DA denies involvement with rice smugglers


The Department of Agriculture (DA) on Friday denied all allegations on its supposed inaction and involvement in rice smuggling.

In a statement, DA Undersecretary Emerson Palad said that they strongly condemn rice smuggling and the people who engage in such illegal activity, which can be classified as economic sabotage.

“Any form of rice smuggling is bad for the economy, and bad for the Filipino rice farmers. Government loses the taxes or tariffs that should be paid for grain brought into the Philippines,” Palad said.

Smuggled rice also depresses the price of locally grown palay, he added.

The DA spokesman issued the statement following accusation by

Rep. Fernando Hicap of Anakpawis party-list that Agriculture

Secretary Proceso Alcala and National Food Authority (NFA) Administrator

Orlan Calayag knew of rice smuggling activities but did nothing to stop these.

Hicap said the traders who were issued import permits by the DA were the same people behind rice smuggling.

But Palad tagged Hicap’s statement as “false,” stressing that the Department of Agriculture has implemented programs consistently opposing illegal entry of farm products, particularly rice.

“From his assumption of office, Secretary Alcala has pursued the national goal of rice self-sufficiency. He has implemented programs to increase the productivity and incomes of small producers,” he added.

Palad also cited cases filed by the agency against individuals and groups, including erring NFA personnel, who were engaged in rice smuggling.

“We assure our people that the DA and NFA will continue to institute reforms to make the government’s rice importation and procurement program truly transparent and efficient, even as we remain committed to achieve the goal of producing the rice and other staples that we need,” Palad said.

“This is not an easy task, but we are determined to do what we need to do. We call on all concerned sectors to be our partner in fighting these economic saboteurs, to protect the interests of our farmers and our country,” he added.

To recall, Alcala issued an outstanding order for the confiscation of rice shipments that will enter the Philippines without the necessary government permit.

“It’s plain and simple, without permits, it is considered smuggled rice and should be confiscated,” Alcala said.

The DA chief also stressed that the NFA has sole authority to determine import and exports of staple grains.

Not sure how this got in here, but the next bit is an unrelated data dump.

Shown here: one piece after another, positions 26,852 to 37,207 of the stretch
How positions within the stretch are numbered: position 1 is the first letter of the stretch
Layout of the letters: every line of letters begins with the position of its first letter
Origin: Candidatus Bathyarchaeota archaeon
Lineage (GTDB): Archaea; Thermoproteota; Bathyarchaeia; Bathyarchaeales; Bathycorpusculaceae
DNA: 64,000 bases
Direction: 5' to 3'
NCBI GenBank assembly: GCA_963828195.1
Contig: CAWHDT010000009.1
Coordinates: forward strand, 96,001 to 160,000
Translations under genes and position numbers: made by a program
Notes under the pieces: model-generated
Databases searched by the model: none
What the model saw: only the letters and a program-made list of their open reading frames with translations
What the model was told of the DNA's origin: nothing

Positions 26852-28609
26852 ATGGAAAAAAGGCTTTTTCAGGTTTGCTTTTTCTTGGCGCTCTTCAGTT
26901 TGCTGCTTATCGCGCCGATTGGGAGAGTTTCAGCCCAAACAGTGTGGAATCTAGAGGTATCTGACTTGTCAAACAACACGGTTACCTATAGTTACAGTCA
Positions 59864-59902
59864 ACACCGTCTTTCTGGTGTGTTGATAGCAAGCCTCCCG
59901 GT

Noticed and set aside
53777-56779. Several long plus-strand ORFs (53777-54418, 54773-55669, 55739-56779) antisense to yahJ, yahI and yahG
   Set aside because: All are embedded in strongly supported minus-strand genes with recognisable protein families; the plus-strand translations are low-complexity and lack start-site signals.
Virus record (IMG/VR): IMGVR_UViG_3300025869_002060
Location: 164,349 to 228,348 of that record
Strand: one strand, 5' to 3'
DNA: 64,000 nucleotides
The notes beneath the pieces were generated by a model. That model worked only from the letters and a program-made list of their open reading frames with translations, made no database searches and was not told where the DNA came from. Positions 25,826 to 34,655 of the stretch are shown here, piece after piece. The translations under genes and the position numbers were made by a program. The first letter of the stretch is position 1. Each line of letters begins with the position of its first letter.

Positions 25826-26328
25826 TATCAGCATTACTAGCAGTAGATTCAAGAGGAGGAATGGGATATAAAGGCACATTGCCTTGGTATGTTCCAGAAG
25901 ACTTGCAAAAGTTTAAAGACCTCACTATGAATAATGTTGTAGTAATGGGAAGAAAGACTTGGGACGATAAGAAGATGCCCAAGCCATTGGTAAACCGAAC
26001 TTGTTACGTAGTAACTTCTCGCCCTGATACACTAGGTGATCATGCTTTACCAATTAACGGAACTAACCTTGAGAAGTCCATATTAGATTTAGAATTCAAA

He also warned that the government would not hesitate to file charges of economic sabotage against unscrupulous traders who will be found manipulating the current rice market situation.

Rice upload in hotspots
State-run NFA has infused more good quality and affordable rice to key markets to stabilize prices.

NFA Administrator Orlan Calayag said they have increased the volume of rice allocation for NFA-accredited retail outlets in the so-called hotspots in Manila, San Juan and Quezon City.

“From 25 bags, the grains agency will increase the allocation to 50 bags per day to boost the presence of affordable government rice, particularly in Kamuning, Frisco and Muñoz markets,” Calayag said.

For rice outlets outside markets, Calayag said that the NFA is increasing the allocation to 20 from 10 bags each.

“This is being done to augment the presence of cheap rice in the market so consumers will have access to the cheaper staple,” he said, assuring that there is enough rice stocks in the markets.

At present, NFA rice is being sold at P27 and P32 per kilograms, while prices of commercial rice were reported to have gone up.

As of today, the country’s total rice stocks stands at 7.5 million bags.

The NFA regularly conducts market-monitoring activities nationwide to ensure that good quality but affordable government rice is available especially for consumers with limited budget.

Earlier, the government said would not hesitate to file charges of economic sabotage against unscrupulous traders who will be found manipulating the current rice market situation.

Calayag said that rice traders, particularly those affected by the massive cut in imports, are currently engaged in a media campaign to disrupt efforts to cleanse and to effect true and meaningful reforms to make the agency more efficient and effective in complying with its twin mandate of ensuring food security and stabilizing the price of rice in the market.

The NFA has encouraged the public and NFA personnel to be vigilant for any unwarranted movements in rice supply and prices, as it warned from taking advantage of the current situation in the grains industry.

Calayag also encouraged the public to send any complaints, suggestions or inquiries via the Text NFA hotline number 0906-4363133.


Please follow our commenting guidelines.


  1. There should be an investigation on rice smuggling, since there is an increase activities. It is only proper, since the DA is possibly involved, if only to clear their names. Now is the time to do so, charge and prosecute them, if enough evidence exist. I imagine these activities been going on for awhile. Therefore, it is about time that the Filipinos know the ins and outs of the rice smuggling business.

  2. ‘Smuggled’ rice apparently enter the country through the same point of entry as ‘permitted’ rice. Are the permits being reused/recycled for the illegal imports? Isn’t there a unique control number for each shipment? The manifest should have certain information for unique identification, e.g. the numbering on the container vans? How can such high volume get past the Bureau of Customs without being noticed? Please explain the process how goods are released to the consignees. Thanks.